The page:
In a different approach, you could put together a comprehensive package for your Generation X ‘parents of the bride’ that includes everything they need for a memorable wedding and have agreements with business partners or independent contractors to provide the parts of the package that you don’t. So, now your customers can select and purchase in one place.
What do they buy?
We already know, at a high level, what Generation X spends more money on and what they spend less money on. But, what if your particular product or service doesn’t fit into the categories previously mentioned? We have to review the data, make assumptions and draw conclusions.
Looking at the list of what they spend money on; houses, cars, furniture, personal services, household operations and appliances, you could conclude that making their home and family comfortable comes high on their list of priorities.
We can gather more clues from research facts. Over 50% of them have pets, so pet accessories, food, toys, grooming and training would be of interest to them. Nearly 20% of them are caring for elderly parents. Could your product or service contribute to their success in that area of their lives?
They are more technologically advanced than any generation before them and they have embraced the internet in huge numbers. So they are likely to have cell phones for most, if not all, members of the family and will have at least one and probably multiple computers and laptops for the use by the family. So, any technology products or technology support products would be of interest to them.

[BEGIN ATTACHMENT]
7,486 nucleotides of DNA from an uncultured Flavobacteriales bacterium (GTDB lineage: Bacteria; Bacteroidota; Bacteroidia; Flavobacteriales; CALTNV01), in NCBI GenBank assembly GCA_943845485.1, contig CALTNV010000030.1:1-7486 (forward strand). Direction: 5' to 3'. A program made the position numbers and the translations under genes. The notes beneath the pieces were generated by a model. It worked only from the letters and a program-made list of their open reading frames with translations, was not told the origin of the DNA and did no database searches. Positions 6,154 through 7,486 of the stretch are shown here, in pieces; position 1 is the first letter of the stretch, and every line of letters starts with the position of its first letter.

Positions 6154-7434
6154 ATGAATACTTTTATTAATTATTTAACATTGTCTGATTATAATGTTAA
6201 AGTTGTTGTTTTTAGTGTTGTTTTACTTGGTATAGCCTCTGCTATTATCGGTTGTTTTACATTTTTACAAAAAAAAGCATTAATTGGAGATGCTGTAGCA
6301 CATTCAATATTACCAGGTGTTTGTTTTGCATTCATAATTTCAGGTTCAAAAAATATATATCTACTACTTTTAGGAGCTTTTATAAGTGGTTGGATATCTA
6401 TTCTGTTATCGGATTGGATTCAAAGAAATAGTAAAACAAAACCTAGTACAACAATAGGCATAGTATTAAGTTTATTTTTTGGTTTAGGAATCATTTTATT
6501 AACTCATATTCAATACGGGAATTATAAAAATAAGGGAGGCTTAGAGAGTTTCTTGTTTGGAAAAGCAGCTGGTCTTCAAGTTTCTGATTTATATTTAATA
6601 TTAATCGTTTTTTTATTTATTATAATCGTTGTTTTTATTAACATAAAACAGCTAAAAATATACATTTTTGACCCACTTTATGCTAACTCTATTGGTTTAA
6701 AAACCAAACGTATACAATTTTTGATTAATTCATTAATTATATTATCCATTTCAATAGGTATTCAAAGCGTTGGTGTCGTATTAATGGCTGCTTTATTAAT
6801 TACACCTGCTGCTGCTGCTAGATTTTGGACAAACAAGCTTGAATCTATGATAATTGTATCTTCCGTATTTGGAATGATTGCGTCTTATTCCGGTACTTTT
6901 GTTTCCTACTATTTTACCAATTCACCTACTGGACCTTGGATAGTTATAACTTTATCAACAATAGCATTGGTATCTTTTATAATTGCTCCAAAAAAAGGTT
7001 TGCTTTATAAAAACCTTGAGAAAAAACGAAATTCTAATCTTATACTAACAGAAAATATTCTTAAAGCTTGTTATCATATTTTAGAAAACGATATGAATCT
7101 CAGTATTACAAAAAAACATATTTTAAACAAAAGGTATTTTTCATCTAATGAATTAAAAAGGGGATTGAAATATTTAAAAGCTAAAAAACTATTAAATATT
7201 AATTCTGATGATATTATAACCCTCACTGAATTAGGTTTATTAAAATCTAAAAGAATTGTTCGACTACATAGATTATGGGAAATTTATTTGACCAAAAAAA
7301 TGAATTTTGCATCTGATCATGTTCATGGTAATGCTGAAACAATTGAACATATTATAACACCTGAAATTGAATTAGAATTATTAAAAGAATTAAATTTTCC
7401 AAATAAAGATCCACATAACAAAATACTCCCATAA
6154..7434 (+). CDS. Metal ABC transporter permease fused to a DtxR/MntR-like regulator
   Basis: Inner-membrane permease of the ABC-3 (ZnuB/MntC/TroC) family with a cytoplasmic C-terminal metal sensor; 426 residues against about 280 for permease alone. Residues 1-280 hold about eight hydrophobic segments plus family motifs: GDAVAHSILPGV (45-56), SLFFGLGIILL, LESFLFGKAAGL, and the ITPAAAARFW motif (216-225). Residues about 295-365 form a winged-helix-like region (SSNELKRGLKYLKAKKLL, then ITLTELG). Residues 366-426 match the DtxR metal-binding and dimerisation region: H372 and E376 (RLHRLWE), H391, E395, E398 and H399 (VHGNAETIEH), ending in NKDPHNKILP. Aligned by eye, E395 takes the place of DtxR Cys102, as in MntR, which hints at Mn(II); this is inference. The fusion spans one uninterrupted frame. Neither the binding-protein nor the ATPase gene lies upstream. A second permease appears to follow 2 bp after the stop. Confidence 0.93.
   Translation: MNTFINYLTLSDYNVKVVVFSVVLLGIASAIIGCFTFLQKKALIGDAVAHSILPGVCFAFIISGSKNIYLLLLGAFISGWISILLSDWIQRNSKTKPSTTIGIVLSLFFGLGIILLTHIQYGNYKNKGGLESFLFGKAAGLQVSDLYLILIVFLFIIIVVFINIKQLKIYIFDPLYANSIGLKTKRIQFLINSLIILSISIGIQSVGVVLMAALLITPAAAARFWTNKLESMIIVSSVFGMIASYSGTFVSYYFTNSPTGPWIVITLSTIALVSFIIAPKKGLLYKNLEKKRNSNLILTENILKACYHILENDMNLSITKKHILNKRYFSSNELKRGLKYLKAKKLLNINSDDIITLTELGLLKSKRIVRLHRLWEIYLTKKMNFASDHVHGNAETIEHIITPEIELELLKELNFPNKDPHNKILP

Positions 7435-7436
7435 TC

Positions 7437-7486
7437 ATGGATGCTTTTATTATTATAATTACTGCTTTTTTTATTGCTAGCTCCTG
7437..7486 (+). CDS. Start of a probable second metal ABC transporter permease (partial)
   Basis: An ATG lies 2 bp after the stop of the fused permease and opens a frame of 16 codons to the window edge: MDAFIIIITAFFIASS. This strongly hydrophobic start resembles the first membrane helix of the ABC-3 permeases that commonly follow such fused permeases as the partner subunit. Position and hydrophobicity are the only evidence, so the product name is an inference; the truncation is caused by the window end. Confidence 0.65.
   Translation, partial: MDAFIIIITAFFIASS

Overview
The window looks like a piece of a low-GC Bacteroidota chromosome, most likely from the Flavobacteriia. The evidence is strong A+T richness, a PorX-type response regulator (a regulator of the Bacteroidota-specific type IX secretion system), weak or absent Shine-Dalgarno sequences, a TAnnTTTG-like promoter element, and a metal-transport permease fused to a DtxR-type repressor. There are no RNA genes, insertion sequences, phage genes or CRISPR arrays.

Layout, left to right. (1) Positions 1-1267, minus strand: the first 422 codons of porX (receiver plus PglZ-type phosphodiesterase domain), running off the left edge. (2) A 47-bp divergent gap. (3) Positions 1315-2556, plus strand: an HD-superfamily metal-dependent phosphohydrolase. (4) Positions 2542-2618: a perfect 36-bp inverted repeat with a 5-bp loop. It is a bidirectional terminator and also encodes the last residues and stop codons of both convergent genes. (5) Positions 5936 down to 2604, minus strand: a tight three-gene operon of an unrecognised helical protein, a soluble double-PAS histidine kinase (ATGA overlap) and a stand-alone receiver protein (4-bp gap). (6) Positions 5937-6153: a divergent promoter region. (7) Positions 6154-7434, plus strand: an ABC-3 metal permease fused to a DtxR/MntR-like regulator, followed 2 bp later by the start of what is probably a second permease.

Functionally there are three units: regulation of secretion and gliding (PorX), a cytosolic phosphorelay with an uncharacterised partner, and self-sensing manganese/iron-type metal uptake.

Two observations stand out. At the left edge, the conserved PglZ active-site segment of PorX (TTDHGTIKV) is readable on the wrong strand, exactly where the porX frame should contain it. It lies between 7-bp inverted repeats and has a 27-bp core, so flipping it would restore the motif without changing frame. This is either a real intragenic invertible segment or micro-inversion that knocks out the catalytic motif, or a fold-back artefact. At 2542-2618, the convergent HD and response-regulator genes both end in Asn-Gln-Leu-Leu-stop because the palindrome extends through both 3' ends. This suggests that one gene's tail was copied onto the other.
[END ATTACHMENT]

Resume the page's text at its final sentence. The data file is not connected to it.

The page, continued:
If you are a member of Generation X, use your own purchasing habits and the purchasing habits’ of your friends as a guide.
Where do you find them?
The majority of Gen X own homes so you will find their neighborhoods through local demographic data of areas near your place of business. They will frequent local, age appropriate entertainment spots. Over 55% of them have at least one child living at home and as family is very important to them, you will find them supporting youth activities such as team sports, dance and gymnastics.
Being very technologically proficient, they are likely to be found surfing the web to comparison shop both price and features on products they are interested in purchasing. They are busy parents, so they could be found eating out at restaurants in the area.
Look around at the places you frequent. Do you see more members of Generation X, more members of the Baby Boomer generation or more members of Generation Y around you? Observe their actions, peek into their shopping cards to see what they are purchasing. The more information you have the better.